Decades of research shows that family engagement matters for student success, with students whose families are engaged more likely to attend school, avoid discipline problems, achieve at higher levels, and graduate. Research also suggests that family engagement is equally as important as school leadership or a rigorous curriculum in predicting school improvement.

At 7 p.m. on Nov. 17, NSBA will partner with National PTA and other national education organizations to celebrate National Parent Involvement Day in a virtual town hall with National PTA President Anna King, NSBA Executive Director and CEO Dr. John Heim, and other education leaders. Town hall participants will discuss the importance of parental involvement in schools and how PTA’s National Standards for Family-School Partnerships can enhance efforts to help children and communities thrive.

First released in 1998, the National PTA’s National Standards for Family-School Partnerships have transformed family engagement across the country for over 20 years. The standards give schools and PTAs guidance on how to improve family-school partnerships and set the bar for best practices in six key tenets: 1) Welcome All Families; 2) Communicate Effectively; 3) Support Student Success; 4) Speak Up For Every Child; 5) Share Power; and 6) Collaborate With The Community.

The updated standards include these same six tenets, with impactful changes that contain an increased focus on diversity, equity, and inclusion; expand the approach to student success to include whole child development; and more clearly define roles for PTA leaders and school leaders.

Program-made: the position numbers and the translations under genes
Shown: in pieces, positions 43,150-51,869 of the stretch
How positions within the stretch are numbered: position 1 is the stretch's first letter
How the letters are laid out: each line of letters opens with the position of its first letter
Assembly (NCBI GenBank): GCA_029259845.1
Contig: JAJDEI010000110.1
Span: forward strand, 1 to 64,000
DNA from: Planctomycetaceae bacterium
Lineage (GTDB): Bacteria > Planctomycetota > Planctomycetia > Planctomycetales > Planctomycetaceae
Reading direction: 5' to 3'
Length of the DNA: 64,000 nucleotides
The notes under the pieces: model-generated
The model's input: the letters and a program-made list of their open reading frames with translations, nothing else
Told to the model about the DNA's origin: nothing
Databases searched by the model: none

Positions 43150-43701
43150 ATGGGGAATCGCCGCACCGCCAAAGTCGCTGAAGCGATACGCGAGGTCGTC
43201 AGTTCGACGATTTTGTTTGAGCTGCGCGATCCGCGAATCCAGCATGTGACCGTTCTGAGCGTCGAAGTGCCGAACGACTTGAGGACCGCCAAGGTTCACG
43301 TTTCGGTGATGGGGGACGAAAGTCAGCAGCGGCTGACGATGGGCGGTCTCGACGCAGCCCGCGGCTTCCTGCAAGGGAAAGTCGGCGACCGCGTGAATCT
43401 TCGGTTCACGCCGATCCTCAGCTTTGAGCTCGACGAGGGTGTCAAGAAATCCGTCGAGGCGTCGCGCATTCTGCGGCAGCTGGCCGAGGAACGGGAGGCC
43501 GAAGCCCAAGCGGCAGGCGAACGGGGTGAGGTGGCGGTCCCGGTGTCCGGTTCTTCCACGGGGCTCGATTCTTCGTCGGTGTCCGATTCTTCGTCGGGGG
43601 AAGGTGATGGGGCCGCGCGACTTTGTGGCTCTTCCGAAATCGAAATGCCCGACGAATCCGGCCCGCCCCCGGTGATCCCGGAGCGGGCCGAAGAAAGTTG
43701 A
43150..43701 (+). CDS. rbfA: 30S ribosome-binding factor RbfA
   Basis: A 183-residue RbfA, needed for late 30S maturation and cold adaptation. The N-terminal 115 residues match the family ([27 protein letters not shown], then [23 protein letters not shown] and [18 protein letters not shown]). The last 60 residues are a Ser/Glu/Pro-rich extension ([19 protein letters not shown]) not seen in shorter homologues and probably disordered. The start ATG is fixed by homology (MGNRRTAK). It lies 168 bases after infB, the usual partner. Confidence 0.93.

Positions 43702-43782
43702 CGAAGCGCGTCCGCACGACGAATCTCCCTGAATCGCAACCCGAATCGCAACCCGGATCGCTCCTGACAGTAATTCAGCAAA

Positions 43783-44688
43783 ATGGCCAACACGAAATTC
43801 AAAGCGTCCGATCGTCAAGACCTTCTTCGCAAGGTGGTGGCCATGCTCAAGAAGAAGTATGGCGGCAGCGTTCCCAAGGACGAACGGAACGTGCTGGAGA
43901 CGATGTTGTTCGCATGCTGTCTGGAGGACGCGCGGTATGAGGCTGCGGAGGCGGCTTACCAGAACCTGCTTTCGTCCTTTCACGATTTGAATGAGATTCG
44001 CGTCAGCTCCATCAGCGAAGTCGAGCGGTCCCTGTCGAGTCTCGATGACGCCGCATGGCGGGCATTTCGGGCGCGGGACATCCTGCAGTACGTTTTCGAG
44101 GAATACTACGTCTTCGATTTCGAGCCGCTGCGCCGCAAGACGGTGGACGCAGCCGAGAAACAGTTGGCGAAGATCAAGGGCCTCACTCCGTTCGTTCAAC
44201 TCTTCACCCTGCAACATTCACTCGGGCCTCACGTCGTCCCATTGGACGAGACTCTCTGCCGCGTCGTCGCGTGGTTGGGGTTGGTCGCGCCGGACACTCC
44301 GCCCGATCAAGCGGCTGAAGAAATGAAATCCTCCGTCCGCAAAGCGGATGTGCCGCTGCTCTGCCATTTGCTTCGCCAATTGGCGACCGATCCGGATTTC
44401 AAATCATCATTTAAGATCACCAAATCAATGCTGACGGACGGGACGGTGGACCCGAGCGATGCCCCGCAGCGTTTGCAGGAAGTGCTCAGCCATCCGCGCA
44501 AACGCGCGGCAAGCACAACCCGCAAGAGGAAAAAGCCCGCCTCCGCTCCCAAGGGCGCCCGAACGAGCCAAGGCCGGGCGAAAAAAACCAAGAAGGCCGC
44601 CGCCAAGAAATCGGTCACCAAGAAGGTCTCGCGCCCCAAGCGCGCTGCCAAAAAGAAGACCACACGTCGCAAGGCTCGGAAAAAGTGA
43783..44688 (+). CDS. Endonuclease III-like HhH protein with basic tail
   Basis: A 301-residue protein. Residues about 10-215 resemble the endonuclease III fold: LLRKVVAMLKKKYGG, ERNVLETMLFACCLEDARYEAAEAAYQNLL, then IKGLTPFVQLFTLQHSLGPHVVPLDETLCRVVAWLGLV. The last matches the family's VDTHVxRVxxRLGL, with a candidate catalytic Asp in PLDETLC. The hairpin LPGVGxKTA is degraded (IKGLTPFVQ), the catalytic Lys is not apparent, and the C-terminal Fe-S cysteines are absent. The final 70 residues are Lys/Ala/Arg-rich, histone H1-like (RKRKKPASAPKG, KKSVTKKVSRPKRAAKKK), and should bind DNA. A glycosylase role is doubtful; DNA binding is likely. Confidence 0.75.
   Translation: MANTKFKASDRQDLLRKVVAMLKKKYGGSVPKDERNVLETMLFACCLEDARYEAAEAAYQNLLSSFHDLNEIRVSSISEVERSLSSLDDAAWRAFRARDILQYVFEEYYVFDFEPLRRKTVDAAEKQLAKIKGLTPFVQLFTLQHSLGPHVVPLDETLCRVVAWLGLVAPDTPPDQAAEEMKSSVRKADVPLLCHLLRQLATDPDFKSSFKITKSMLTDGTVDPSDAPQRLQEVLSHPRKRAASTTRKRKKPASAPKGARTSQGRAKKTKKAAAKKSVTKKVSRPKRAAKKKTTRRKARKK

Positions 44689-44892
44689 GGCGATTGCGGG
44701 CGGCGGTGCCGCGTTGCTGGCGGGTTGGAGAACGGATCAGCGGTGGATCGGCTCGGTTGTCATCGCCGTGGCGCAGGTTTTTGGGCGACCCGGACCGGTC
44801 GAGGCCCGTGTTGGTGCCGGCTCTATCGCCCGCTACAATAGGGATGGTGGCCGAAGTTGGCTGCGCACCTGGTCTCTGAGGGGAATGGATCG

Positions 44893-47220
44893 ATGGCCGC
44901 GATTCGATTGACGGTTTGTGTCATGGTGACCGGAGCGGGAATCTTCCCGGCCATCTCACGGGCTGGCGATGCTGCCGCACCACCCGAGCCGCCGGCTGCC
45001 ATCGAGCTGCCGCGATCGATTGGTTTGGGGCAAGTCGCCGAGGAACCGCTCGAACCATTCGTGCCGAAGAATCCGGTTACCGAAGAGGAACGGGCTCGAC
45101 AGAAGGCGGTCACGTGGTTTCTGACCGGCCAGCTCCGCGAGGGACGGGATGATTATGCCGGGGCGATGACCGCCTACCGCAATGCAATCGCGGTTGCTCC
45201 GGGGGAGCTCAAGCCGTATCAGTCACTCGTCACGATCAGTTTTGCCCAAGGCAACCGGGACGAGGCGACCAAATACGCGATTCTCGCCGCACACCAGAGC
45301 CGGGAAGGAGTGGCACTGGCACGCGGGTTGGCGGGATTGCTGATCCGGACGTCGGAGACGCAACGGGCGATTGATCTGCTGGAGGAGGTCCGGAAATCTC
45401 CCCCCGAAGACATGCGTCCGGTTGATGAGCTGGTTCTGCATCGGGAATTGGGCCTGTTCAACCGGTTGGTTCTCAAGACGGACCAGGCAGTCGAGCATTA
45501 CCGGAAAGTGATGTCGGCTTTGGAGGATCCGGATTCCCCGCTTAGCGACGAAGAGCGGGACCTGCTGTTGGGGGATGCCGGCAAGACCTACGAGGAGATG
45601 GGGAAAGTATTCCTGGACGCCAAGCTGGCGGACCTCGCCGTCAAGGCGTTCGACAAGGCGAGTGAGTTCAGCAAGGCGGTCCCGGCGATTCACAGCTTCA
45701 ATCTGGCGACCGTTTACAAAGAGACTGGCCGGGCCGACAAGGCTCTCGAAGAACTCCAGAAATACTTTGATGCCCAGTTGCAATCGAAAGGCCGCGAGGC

The National Standards for Family-School Partnerships are designed for multiple audiences, but especially:

  • School board members—who can set the vision and imagine what effective family-school partnerships should look like in their communities;
  • State education agencies and district officials—who can create policies and practices that bring the standards to life in schools;
  • Principals—who can set expectations and disseminate tools, templates, and resources to support educators in fostering meaningful relationships with families;
  • Educators—who can build bridges between children’s home lives and school lives to connect families to school life and embrace the skills and experiences students’ home lives produce.
  • Parent leaders—who can use the standards to collaborate and advocate for change to push the community for the impactful implementation of the standards.

The complete list of standards, including indicators that describe specific actions that schools and PTAs can take to achieve the goal, are available at

Register to watch the town hall at or watch live on National PTA’s Facebook page, Twitter, and YouTube accounts.

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